Infection control in Irish hospitals is a serious problem as the superbugs are constantly developing resistance to disinfectants. In spite of hospital cleaning regimens, the bacteria can form spores which survive for months or even years in the environment. When a serious outbreak occurs, preventing cross-infection and the further spread of endemic strains requires effective control measures.
In years gone by, there was no range of sophisticated cleaning agents available to disinfect a room following a case of infectious disease. The room was sealed off and a combination of disinfectant and a formalin lamp was used to decontaminate the air.
Here’s another excerpt from Home Nursing in the early 1900’s…
Disinfecting the Sick-Room
Whenever possible the help of a Sanitary Inspector should be sought. If this is not available:-
1. Open all cupboards and drawers, and hang up dressing-gown and blankets on a clotheshorse or on cords stretched across the room
2. Paste paper over the fireplace, the framework of the windows, and all other crevices except those about the door.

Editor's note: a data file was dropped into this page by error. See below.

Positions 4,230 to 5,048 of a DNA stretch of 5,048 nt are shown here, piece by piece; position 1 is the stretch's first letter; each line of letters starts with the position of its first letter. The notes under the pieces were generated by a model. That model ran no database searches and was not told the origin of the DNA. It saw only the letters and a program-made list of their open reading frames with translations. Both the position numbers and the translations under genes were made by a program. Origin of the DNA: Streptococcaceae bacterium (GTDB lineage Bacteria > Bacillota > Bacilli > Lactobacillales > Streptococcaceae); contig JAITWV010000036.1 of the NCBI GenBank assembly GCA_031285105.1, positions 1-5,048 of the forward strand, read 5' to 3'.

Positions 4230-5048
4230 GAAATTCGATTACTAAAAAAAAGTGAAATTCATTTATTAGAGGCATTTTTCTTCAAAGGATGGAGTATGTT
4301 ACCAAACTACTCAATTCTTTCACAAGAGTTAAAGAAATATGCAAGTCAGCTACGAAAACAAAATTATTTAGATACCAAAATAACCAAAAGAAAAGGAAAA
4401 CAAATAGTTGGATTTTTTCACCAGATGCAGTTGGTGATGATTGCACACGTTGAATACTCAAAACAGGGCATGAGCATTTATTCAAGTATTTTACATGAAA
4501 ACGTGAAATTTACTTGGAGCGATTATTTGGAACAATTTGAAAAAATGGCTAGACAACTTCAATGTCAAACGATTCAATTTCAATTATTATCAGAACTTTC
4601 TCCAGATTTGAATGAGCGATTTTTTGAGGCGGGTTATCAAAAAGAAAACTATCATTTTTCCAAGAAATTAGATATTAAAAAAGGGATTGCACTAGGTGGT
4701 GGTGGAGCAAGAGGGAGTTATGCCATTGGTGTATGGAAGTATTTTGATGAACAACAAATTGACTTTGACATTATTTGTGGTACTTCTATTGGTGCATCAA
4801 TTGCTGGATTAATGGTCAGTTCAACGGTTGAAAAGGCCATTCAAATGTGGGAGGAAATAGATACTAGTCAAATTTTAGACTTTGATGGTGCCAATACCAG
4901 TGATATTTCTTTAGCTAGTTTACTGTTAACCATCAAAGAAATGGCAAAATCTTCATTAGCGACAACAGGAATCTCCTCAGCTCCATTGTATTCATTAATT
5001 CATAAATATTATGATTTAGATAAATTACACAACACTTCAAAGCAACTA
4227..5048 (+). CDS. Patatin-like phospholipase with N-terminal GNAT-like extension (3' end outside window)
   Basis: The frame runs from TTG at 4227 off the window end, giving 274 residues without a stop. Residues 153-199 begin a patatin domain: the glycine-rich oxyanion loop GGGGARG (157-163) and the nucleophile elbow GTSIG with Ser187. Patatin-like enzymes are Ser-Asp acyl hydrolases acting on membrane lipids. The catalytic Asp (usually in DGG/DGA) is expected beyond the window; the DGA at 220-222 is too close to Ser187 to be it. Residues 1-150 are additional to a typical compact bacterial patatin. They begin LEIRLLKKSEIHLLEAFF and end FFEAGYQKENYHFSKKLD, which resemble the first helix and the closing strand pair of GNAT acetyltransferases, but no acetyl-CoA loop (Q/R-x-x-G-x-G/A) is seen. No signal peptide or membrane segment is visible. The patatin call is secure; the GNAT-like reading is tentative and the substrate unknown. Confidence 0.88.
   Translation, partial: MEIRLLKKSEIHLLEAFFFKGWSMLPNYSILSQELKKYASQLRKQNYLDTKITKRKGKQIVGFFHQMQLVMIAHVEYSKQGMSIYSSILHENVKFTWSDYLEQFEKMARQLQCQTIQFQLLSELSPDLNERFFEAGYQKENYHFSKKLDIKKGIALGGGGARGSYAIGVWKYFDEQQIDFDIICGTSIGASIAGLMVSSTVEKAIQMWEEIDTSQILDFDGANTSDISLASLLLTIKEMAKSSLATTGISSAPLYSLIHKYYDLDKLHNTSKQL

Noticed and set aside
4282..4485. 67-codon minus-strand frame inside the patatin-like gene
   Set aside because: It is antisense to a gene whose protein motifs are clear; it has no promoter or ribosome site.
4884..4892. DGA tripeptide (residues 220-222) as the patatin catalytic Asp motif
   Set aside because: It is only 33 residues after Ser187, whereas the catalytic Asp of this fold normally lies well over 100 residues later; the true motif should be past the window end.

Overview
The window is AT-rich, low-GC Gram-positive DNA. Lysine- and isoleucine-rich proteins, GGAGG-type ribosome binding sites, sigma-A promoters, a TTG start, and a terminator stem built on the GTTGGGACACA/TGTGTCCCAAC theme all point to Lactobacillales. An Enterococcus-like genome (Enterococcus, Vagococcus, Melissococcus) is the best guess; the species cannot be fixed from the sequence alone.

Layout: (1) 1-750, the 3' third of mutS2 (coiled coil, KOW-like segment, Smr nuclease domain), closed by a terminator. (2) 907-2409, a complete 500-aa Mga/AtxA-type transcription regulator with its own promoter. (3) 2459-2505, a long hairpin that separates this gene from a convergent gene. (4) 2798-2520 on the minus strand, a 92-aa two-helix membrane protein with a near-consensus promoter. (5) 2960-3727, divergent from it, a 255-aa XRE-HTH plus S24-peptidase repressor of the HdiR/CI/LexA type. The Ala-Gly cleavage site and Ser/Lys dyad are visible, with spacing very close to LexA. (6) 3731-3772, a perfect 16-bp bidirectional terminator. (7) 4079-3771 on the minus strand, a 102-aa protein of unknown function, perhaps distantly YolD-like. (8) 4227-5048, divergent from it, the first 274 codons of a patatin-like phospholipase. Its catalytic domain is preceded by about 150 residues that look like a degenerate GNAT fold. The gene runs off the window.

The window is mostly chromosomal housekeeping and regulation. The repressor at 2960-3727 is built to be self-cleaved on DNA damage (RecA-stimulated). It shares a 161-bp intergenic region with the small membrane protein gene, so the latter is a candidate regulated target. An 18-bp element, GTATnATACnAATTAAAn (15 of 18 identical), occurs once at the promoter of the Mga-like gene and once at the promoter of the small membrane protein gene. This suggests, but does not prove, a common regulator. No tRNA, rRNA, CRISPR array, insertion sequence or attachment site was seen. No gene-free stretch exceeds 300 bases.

3. Paste ready for use the strips of paper required for the door and the keyhole.
4. Place a formalin lamp on a metal tray (as a precaution against fire) raised from the floor; ignite it, and leave the room quickly. To disinfect a large room, several lamps placed about it will be required.
5. Close the door; cover the crevices about the door and the keyhole with the prepared strips of paper.
6. Keep the room closed for twelve hours.
7. Re-enter the room, open the windows wide, uncover the fireplace, and allow the room to remain in this state for another twelve hours.
8. Send the bedding and mattress to be dis-infected.
9. Burn all books, letters, etc., which have been in the room.
After her duties are finished the home nurse must disinfect herself, taking precisely the precautions which has adopted for her patient.